Worthwhile? Not in many cases, especially when one considers the possibilities presented by using helium or hydrogen as buffer gases. Noticeable though? The gases would be very "moist", as you would put it, Jimmy :wink:
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Unread postAuthor: Technician1002 » Tue Jul 27, 2010 1:12 am

Remember the boiling pressure is higher in a high mix. Boiling is nothing more than the formation of bubbles anywhere in the liquid when the vapor pressure is trying to exceed the pressure in the liquid. The phase change takes away heat and maintains the temperature. This phase change temperature is pressure dependant.
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Unread postAuthor: Ragnarok » Tue Jul 27, 2010 5:19 am

Technician1002 wrote:Remember the boiling pressure is higher in a high mix.

Higher, but actually, the enthalpy change of vaporisation of water is lower as pressure (and boiling temperature) go up..

Indeed, at more than water's ~650K critical temperature, it is zero.
You still have to heat said water, but you do not need to boil it.

~~~~~

DYI is potentially right here. You'd ultimately need to work out whether the increase in SOS would be worth the lost pressure, and, as has been suggested, it would be inferior to say a fuel/oxygen/helium mix.

To use the 320x mix as an example, if the nitrogen in the air were replaced by a helium buffer gas, the speed of sound in the mixture goes from ~1000 m/s up to ~1930 m/s, peak pressure goes up from 3200 atm to 4060 atm - both of which owing some of that to lower heat capacity of the gasses increasing temperature from 2830K to 3590K.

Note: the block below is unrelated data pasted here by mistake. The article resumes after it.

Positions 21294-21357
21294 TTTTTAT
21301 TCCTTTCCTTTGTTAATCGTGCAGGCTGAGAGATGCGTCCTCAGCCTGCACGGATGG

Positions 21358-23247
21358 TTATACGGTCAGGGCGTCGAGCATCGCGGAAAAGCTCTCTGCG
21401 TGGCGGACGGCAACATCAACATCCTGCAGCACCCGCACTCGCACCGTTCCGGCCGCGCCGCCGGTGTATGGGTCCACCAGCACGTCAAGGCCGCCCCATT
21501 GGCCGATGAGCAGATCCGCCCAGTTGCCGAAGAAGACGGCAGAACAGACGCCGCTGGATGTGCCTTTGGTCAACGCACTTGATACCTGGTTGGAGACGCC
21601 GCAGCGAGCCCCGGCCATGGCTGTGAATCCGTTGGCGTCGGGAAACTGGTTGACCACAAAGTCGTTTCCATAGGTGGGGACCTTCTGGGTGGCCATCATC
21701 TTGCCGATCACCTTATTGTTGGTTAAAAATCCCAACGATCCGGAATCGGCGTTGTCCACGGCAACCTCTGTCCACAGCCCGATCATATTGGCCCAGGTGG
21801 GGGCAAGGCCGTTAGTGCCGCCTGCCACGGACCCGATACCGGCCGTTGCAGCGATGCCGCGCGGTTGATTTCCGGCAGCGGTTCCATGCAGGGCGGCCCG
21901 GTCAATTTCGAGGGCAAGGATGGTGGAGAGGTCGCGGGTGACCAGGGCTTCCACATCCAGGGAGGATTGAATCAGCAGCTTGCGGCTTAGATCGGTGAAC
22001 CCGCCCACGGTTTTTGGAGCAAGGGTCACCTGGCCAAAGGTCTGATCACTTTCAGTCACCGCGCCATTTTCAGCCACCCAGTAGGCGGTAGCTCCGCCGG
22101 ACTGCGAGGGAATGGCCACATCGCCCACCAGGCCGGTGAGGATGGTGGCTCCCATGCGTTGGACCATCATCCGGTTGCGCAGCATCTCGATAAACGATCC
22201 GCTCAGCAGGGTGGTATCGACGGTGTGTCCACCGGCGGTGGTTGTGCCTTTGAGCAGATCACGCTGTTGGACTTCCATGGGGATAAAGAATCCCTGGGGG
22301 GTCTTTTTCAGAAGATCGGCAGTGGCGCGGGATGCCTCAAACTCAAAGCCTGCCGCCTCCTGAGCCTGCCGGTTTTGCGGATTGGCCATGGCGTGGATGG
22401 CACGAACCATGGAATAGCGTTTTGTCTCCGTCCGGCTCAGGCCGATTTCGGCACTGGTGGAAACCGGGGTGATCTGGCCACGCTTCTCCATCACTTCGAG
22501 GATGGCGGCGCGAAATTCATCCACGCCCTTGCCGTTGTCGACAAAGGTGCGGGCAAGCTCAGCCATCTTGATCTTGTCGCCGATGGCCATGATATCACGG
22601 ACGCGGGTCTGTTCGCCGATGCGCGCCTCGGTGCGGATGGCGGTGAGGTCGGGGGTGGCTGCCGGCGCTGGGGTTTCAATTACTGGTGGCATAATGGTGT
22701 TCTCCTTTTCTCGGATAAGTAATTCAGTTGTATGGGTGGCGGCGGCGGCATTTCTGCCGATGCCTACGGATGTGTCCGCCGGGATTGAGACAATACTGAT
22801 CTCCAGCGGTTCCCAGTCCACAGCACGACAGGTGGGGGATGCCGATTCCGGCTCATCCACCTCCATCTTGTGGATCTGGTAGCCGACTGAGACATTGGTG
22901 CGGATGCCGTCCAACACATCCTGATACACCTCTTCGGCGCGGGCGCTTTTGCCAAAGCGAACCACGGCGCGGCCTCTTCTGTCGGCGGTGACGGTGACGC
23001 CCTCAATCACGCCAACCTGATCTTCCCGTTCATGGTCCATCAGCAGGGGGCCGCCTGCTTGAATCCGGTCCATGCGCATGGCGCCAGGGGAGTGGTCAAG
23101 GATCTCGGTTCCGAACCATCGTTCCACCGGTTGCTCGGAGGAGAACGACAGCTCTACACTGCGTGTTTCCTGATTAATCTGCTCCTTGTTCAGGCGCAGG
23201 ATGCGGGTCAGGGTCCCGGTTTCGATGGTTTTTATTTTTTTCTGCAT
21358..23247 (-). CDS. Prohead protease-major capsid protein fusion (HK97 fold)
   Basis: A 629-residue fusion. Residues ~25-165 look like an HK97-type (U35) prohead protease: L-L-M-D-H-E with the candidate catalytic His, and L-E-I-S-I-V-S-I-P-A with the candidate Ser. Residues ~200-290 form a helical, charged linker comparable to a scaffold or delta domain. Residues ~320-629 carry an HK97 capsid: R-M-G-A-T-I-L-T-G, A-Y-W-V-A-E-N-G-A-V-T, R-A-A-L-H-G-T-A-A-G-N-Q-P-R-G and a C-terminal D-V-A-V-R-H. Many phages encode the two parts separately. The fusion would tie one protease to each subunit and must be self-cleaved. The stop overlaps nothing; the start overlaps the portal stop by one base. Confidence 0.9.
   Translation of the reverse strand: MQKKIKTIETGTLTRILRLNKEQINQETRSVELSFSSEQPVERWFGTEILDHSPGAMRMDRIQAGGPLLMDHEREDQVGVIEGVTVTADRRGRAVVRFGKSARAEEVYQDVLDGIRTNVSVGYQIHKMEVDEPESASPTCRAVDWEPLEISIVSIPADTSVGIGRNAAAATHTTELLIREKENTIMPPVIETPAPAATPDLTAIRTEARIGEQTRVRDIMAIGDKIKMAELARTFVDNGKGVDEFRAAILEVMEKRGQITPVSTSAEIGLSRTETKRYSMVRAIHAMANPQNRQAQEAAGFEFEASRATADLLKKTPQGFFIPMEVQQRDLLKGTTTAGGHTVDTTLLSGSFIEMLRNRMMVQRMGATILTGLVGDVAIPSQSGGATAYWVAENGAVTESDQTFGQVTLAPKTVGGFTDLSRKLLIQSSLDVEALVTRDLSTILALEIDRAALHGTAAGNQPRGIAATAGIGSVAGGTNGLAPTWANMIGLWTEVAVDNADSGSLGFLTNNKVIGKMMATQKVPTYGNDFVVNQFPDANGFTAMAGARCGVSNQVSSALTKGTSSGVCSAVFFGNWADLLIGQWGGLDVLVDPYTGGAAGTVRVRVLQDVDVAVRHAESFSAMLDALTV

Fiddle with the proportions a little (as, ultimately, the buffer gas does not affect the partial pressures of the fuel or oxygen), and >2000 m/s SOS values are possible, if at the expense of temperature (which is probably a good thing, as it will reduce heat loss).

DYI wrote:Perhaps the 320X butane/propane/air hybrid proposed by Ragnarok would be a candidate... :roll:

Actually, on that note, I've been thinking about whether it would be possible to achieve a hybrid where part of the fuel (be it propane, butane or whatever) is still liquid on the point of firing, using the heat of the combustion to vaporise the fuel.

Given that the enthalpy change of vaporisation for propane is 15.7 kJ per mole, but the enthalpy change of combustion is 2044 kJ per mole, provided you could still achieve ignition with the lean fuel/air mix (which would be the limiting factor, although spectacular ignition could help get you closer to the lower explosive limit), and solve the metering issues, then there would seem to be a considerable net gain.

Like that, I'd say 500x mixes of propane/butane/air could be possible.